§ 14. Mr. Tilney
asked the Postmaster-General why the London telephone directory is to be split into 40 small directories; and whether he will place a map in the Library showing the areas each separate directory will cover.
§ 30. Mr. Worsley
asked the Postmaster-General whether he will reconsider the decision only to issue to subscribers telephone directories covering their immediate neighbourhoods.
§ 35. Sir J. Langford-Holt
asked the Postmaster-General whether he will make a statement on the proposed changes in the London telephone directory.
§ 36. Mr. Biggs-Davison
asked the Postmaster-General what are his proposals for London telephone directories; and whether he will give an assurance that subscribers in the London telephone area will continue to receive directories for the area as a whole.
§ 39. Mr. Fisher
asked the Postmaster-General whether, in view of the inconvenience to subscribers and the cost of the additional use of the directory enquiries service, he will reconsider his decision to issue telephone directories only covering limited nearby areas.
§ Mr. Tilney
Will the right hon. Gentleman make sure that in each directory there are maps to show the boroughs as well as the postal areas, and which boroughs are outside the area of the directory?
§ Mr. Mason
Adamantly, no, Sir. In 1965 and again in 1966 the Post Office annual reports made reference to the change. The Press who regard themselves as news hounds failed to get on the right scent, except the Guardian which, in November 1966, published a feature article on the subject and in December of that year published facts about it in its miscellany column.
§ Mr. Worsley
Before finally making up his mind about this, will the right hon. Gentleman see that a careful study is made of other metropolitan areas, particularly New York, and about the thickness and type of paper to be used?
§ Mr. Mason
There are five, not one, directories covering New York. Those directories contain abbreviated addresses and not the full postal addresses as is our practice. This enables them to have four columns per page instead of three. However, they have a similar problem to that facing us and the problem which confronts them will be greater in future.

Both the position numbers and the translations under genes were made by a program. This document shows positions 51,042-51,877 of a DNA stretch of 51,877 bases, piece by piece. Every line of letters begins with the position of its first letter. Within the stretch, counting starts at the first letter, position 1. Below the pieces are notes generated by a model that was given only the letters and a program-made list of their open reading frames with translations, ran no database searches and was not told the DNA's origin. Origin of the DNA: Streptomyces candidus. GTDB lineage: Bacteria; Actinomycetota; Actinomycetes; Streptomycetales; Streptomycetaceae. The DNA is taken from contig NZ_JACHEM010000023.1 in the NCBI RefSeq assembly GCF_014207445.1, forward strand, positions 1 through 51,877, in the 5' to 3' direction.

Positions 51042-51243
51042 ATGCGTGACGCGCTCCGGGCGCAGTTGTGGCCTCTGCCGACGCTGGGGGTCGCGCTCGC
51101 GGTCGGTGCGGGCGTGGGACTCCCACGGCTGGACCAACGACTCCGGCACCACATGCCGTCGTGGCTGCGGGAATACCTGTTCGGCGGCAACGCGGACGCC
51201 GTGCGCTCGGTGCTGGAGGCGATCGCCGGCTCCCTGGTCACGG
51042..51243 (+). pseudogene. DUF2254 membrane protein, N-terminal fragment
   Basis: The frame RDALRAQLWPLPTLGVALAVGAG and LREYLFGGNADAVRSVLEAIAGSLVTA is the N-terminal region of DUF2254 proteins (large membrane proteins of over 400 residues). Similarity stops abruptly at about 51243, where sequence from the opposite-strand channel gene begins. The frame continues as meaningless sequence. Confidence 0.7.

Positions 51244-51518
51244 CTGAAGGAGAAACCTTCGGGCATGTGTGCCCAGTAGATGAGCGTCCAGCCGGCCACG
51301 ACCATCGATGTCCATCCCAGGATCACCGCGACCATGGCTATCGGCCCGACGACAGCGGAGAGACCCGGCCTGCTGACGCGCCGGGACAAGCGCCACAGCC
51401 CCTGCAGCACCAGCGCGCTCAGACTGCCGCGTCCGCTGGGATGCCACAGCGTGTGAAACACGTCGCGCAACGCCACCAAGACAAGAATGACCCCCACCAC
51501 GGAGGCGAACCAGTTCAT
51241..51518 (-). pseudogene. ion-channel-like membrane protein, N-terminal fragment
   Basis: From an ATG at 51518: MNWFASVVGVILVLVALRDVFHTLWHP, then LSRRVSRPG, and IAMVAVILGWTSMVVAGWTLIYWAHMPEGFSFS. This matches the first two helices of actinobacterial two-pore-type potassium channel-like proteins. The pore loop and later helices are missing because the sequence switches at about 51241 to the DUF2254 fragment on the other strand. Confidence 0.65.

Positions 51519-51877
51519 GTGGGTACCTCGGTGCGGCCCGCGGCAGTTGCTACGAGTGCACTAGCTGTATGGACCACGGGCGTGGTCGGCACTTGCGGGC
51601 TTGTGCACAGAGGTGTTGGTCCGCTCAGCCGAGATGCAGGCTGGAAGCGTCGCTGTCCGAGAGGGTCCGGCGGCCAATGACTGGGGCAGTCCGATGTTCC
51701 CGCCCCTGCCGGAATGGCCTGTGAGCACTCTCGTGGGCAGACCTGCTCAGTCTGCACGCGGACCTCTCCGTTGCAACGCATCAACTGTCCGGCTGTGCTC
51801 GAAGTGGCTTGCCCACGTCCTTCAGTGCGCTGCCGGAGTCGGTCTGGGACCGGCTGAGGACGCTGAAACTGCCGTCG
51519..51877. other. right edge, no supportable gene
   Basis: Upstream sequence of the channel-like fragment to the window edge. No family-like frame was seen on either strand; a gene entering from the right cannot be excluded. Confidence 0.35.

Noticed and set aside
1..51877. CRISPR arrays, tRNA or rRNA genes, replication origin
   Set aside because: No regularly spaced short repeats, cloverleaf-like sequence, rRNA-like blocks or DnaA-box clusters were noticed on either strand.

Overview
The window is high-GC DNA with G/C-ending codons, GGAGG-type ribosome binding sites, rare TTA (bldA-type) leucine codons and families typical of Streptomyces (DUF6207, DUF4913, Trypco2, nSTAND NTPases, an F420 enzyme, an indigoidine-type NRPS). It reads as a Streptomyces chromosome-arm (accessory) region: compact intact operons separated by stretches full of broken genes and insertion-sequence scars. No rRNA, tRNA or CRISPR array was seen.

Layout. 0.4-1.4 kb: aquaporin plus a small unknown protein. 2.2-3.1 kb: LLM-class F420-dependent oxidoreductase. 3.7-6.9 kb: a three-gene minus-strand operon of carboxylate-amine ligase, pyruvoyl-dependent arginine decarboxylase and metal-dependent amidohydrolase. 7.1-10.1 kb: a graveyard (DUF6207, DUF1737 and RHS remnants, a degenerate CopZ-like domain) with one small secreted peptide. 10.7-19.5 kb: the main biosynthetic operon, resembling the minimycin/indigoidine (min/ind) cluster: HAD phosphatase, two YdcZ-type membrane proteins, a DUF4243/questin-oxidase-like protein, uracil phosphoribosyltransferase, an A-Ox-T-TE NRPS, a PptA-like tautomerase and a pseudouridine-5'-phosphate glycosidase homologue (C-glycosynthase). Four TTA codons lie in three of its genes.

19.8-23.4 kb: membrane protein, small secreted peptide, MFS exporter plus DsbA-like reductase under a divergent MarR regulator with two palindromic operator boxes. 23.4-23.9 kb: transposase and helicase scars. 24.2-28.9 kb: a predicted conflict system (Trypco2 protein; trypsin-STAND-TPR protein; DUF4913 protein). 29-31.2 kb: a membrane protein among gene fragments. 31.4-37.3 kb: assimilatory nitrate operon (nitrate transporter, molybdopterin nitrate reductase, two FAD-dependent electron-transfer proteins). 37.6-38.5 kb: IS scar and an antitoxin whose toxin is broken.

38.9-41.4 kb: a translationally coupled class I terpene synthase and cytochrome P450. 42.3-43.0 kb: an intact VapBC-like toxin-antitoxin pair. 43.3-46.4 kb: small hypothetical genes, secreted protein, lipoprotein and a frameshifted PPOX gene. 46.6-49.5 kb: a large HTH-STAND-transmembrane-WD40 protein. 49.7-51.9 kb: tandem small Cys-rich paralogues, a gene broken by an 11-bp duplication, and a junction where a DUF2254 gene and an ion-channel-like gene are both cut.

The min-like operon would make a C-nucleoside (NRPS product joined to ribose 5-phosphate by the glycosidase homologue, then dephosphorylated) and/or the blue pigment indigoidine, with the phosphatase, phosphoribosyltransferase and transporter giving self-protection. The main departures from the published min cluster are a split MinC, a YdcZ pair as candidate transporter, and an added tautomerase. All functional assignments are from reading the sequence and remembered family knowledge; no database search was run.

§ Mr. Mason
Consulting the general public is a loose term which is easily used. We consulted the London Boroughs' Association, the G.L.C., the London Chamber of Commerce and the Post Office Users' Council. To discuss these matters with the general public before the general public has seen the alternative new borough directory would 410 be difficult. However, I assure the hon. Gentleman that that type of consultation will take place when the new pilot directory is out.
§ Mr. Fisher
Is the right hon. Gentleman aware that the activities of businesses and others in our constituencies in Greater London are not confined to one narrow geographical area? Will he take that convenience more into account and rescind this lunatic scheme altogether?
§ Mr. Driberg
When my right hon. Friend says that he has no intention of rescinding the scheme, does he recall that he said recently that no final decision had yet been taken and that there would be further consultation? Will he look at Question No. 49, which is not included in the series of questions being answered, about public telephone kiosks? How is he going to pack them all in?
§ Mr. Mason
I meant by my reference to not rescinding the scheme that I would not halt it at the moment. We will have to go on and produce the pilot directory, first for the Borough of Hillingdon, and then see how the telephone user, the customer—especially the residential subscriber—reacts to it. We think that it will be welcomed once the change has been seen.
To answer my hon. Friend's question about the kiosk problem—I would not be in order in going too far because it is not included in this series of Questions— kiosks will be provided with a directory of the surrounding area in each case— in addition, of course, to the 5,000 popular names allied with it—a West End and City directory and the London businesses' directory. Users of kiosks will, therefore, probably have all the directories that they require. In kiosks at hotels and railway termini, directories will also, of course, be provided and the full set will be available in them.
§ Mr. Brooks
Has my right hon. Friend made a serious calculation of the extra 411 cost involved in supplying additional directories to those who apply for them? Will he clarify the position from the point of view of, for example, Merseyside, and would he agree that such a parochial approach should not be attempted there?
§ Mr. Mason
I would have hoped, from the presentations we have made in documents—including the presentations we made in Committee Rooms upstairs on two occasions—that hon. Members would have seen that my officials purposely had talks with the Americans and made contrasts between what we are doing here and the problems confronting the Americans. There is, however, the difference to which I referred; that our telephone users expect a full postal address system in directories.